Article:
A drug that increases energy metabolism may lead to a new approach to prevent obesity in children born to overweight mothers, UNSW Sydney researchers have found.
"There is much excitement about improving metabolism pharmacologically in ways that might be helpful for people with obesity," said Head of Pharmacology in the School of Medical Sciences at UNSW, Professor Margaret Morris.
"Our previous research in animal models showed that overweight expectant rats are more likely to have babies who may have an increased risk of developing obesity later in life. We also found that exercise can reverse most of the negative consequences of maternal obesity," she said.
"But, we know that exercise for some people is difficult. Some people cannot fit it in their day, and some people cannot exercise for various reasons. Therefore, the research field is interested in thinking about other approaches for this difficult issue to improve health."
This study, led by Professor Morris and published in Scientific Reports, examined the effect of a drug called NMN on the negative effects of maternal obesity.
Professor Morris said the reason for using NMN was that, like exercise, it increases the function of mitochondria, which are the powerhouse of our cells and make energy.
During the study, female mice whose mothers were obese were given either a normal diet or a high-fat diet and given treadmill exercise for nine weeks or NMN for 18 days.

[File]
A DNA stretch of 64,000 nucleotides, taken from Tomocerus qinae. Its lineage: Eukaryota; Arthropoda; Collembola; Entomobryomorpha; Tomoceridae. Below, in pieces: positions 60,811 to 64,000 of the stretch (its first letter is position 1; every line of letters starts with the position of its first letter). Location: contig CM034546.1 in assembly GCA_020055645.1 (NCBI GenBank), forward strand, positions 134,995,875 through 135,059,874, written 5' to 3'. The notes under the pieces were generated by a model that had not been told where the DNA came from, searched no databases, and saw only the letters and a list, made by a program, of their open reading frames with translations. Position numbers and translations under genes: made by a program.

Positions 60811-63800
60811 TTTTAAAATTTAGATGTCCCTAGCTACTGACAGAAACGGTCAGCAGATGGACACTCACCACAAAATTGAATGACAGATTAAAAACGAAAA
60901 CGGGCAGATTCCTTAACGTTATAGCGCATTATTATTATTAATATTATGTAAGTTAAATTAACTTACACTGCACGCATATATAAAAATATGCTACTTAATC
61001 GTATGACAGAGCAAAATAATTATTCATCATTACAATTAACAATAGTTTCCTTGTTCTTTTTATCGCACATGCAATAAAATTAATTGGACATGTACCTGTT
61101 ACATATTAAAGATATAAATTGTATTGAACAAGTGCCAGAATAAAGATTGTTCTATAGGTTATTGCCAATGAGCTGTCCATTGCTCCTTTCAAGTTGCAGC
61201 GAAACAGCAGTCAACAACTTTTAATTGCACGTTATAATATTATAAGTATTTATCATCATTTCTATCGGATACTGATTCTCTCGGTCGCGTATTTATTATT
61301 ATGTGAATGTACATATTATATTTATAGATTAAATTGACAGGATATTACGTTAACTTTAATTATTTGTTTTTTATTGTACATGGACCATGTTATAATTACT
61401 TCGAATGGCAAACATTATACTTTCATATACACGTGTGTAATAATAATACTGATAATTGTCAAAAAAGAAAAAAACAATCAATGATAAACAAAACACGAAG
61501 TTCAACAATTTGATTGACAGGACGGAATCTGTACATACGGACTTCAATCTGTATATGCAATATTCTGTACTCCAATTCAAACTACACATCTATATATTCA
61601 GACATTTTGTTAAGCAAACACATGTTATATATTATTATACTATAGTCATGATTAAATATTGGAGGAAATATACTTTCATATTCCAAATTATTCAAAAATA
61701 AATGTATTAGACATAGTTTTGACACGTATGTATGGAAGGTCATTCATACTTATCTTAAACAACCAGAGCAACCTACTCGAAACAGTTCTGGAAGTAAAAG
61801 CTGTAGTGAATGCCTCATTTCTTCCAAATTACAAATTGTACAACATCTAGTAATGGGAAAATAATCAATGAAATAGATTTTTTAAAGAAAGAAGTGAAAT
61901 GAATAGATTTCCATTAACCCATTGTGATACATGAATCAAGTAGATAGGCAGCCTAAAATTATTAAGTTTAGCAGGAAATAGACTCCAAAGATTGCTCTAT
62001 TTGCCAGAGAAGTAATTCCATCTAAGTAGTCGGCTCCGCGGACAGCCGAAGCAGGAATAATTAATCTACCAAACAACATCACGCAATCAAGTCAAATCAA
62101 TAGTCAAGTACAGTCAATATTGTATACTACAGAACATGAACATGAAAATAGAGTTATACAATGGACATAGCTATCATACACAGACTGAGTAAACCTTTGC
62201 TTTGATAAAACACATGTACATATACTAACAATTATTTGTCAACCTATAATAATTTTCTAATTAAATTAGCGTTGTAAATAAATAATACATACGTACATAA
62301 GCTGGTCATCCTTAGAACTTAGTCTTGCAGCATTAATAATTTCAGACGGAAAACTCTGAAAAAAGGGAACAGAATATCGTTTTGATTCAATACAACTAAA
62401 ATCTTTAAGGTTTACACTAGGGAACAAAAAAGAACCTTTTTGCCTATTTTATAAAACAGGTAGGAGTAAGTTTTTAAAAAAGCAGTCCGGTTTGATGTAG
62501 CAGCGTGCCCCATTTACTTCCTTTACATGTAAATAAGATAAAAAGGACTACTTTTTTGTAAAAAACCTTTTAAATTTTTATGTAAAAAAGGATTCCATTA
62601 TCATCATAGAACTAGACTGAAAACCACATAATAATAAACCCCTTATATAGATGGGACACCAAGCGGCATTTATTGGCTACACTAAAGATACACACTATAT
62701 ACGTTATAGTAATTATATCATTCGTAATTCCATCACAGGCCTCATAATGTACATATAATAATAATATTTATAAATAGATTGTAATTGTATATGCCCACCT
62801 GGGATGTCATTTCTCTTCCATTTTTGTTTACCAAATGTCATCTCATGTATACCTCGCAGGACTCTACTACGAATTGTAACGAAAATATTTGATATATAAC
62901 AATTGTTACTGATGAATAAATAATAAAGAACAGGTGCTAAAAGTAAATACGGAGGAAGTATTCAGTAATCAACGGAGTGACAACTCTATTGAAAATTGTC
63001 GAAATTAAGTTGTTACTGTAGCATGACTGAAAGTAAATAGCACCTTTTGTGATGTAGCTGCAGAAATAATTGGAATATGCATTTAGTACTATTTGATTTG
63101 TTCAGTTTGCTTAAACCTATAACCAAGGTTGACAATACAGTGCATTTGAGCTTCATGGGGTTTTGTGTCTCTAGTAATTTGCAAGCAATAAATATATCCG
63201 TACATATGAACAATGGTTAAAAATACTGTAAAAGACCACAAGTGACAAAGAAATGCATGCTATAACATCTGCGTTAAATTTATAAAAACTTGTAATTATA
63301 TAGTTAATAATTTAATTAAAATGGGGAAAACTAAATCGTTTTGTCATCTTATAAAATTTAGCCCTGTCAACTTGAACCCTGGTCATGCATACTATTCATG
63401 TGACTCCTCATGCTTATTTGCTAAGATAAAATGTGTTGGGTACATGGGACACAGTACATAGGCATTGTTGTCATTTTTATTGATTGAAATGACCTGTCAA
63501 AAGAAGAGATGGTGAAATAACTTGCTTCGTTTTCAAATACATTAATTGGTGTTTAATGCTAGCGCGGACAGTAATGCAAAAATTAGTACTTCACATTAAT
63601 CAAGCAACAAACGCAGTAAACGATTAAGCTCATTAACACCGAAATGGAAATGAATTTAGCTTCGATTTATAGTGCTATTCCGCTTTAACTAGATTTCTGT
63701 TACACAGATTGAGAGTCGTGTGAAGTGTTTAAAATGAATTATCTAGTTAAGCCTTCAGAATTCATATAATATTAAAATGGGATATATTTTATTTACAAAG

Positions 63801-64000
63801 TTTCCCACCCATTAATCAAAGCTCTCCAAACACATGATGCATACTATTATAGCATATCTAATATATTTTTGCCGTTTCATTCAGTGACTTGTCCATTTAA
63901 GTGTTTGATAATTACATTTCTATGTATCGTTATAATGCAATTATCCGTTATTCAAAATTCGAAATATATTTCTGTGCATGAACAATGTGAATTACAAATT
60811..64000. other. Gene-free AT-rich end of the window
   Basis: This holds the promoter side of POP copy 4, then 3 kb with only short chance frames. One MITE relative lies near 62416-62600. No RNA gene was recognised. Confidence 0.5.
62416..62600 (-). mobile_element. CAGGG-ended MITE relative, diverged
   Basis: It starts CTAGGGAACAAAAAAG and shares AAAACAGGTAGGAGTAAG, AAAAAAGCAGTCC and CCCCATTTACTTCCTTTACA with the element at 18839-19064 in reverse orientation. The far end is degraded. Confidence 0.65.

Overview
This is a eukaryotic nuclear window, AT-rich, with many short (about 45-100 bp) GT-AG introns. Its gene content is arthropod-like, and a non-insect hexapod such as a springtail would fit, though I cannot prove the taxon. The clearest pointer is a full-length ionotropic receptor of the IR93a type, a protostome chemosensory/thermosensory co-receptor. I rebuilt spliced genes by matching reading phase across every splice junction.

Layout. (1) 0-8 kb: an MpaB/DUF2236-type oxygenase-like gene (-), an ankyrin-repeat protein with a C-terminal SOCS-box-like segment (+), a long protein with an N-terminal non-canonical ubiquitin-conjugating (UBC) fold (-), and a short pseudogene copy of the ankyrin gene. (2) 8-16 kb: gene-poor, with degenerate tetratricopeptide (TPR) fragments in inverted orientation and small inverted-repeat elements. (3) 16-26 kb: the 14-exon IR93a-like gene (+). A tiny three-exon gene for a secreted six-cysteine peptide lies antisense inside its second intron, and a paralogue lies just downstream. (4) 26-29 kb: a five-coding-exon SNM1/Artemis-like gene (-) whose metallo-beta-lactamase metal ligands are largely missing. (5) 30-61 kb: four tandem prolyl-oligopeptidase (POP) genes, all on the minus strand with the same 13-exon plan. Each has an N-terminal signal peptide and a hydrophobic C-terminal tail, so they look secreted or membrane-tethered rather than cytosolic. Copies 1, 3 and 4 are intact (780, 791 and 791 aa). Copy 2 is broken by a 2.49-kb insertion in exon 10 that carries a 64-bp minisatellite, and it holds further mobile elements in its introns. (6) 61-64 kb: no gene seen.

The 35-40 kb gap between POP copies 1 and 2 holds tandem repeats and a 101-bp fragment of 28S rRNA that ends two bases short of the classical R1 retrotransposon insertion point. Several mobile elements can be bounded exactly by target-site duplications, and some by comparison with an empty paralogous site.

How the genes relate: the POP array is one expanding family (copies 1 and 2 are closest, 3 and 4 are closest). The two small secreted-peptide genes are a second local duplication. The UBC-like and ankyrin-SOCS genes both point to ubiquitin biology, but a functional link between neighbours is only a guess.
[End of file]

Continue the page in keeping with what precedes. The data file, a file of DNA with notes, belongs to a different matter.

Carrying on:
The researchers found that both the NMN treatment and exercise reduced the negative metabolic consequences of maternal obesity in the offspring. Both interventions reduced the amount of body fat, and led to some improvement in glucose tolerance and markers of mitochondrial function.
"What is really encouraging about our findings is that a short-term NMN treatment of animals from obese mothers had the same benefit as their siblings who exercised," Professor Morris said.
"Our study offers some promise that we may have another approach that might be appropriate to prevent obesity in children from overweight mothers. However, we do still need to look at other effects of the drug. For instance, we need to make sure it has no toxic effects, which we are following up in other studies."
The study was performed by Neil Youngson and Mezbah Uddin, as part of his PhD.
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